Endangered Species are those whose prospects for survival are in immediate danger because of a loss or change in habitat, over-exploitation, predation, competition, disease, disturbance or contamination.
Threatened Species are those who may become endangered if conditions surrounding them begin to or continue to deteriorate.
NJDEP maintains a database of Threatened and Endangered (T&E) Species in NJ. If you spot a T&E, you can report it to DEP to be added to the database, click here for the form and submission instructions: https://www.state.nj.us/dep/fgw/ensp/rprtform.htm
Native wildlife including pollinator species that farmers, gardeners and all rely on need conservation and care. Providing habitat and food sources is important and can be done on the local level. The NJ State Wildlife Action Plan was revised in 2018 as a strategic and cost-effective strategy for preserving the states wildlife resources for the future. The plan identifies species of greatest conservation need as well as 107 focal species that are of the highest conservation priority. The complete plan can be downloaded here.
Native plants, trees and shrubs help conserve and filter water, provide habitat for native wildlife, protect soil resources, and reduce the costs and environmental impacts associated with fertilizers and pesticides. Native vegetation is needed to support the ecosystem and helps keep invasives at bay. Replacing or adding native vegetation whenever possible is something Environmental Commissions can be advocating for in their communities. The Native Plant Society of NJ and Jersey Friendly Yards have many resources available about native plants. A brochure about Native Plants can be found here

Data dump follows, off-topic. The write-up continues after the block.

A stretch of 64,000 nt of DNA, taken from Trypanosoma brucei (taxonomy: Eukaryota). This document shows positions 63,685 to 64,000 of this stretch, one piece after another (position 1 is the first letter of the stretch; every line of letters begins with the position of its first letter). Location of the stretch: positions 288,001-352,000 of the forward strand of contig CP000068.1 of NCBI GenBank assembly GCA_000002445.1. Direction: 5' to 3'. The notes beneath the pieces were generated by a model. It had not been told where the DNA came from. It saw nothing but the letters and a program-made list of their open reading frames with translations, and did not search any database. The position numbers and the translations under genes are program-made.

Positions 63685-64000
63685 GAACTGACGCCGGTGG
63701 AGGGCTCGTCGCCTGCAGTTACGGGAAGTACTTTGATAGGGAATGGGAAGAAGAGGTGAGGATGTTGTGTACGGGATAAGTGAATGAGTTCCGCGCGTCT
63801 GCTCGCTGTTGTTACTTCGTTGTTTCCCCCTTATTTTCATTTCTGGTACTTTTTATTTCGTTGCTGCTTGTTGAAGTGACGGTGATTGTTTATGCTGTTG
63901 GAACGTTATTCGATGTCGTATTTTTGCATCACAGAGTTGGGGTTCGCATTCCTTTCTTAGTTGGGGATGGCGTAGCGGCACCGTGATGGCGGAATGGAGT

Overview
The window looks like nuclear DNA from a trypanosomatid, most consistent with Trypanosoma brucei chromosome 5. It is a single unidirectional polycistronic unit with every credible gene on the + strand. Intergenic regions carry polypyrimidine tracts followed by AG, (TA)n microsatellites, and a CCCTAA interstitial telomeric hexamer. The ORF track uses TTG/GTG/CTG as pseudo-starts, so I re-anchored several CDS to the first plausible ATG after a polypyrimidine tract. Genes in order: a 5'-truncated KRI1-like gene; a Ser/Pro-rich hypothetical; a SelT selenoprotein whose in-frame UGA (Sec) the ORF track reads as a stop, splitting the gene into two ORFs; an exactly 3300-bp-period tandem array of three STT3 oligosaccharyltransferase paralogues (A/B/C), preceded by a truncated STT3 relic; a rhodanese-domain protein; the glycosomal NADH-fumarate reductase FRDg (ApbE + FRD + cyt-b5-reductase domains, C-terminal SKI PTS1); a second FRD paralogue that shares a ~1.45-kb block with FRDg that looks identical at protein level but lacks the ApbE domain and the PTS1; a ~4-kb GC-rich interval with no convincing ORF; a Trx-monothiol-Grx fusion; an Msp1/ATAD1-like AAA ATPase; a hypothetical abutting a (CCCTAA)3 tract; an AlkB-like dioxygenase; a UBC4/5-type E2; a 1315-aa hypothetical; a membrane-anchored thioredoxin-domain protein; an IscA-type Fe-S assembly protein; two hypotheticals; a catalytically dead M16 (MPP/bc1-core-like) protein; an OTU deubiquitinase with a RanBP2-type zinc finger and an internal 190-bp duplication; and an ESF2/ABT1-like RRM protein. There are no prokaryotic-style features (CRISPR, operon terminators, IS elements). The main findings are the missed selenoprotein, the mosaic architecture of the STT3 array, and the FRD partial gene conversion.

NJ like many states in the US has a growing problem with invasive insects and animals. Invasive species like the Spotted Lantern Fly can be very devastating to crops and hardwood trees. Information about other invasive insects of concern can be found here. Aquatic invasive species can outcompete native species becoming a significant threat. A number of non-native animals can be found in New Jersey.
The NJDEP does have an Invasive Species Council and the NJ Invasive Species Strike Team is actively involved in monitoring invasive species and working to eradicate them.
NJ like many states in the US has a growing problem with invasive plants. When a plant species is introduced to a new environment in which it becomes invasive, it proliferates, spreads and takes over natural habitats. The NJ Invasive Species Strike Team has resources about identifying and eradicating invasive species. Developing a do not plant list for your municipality can help curb the spread of invasives.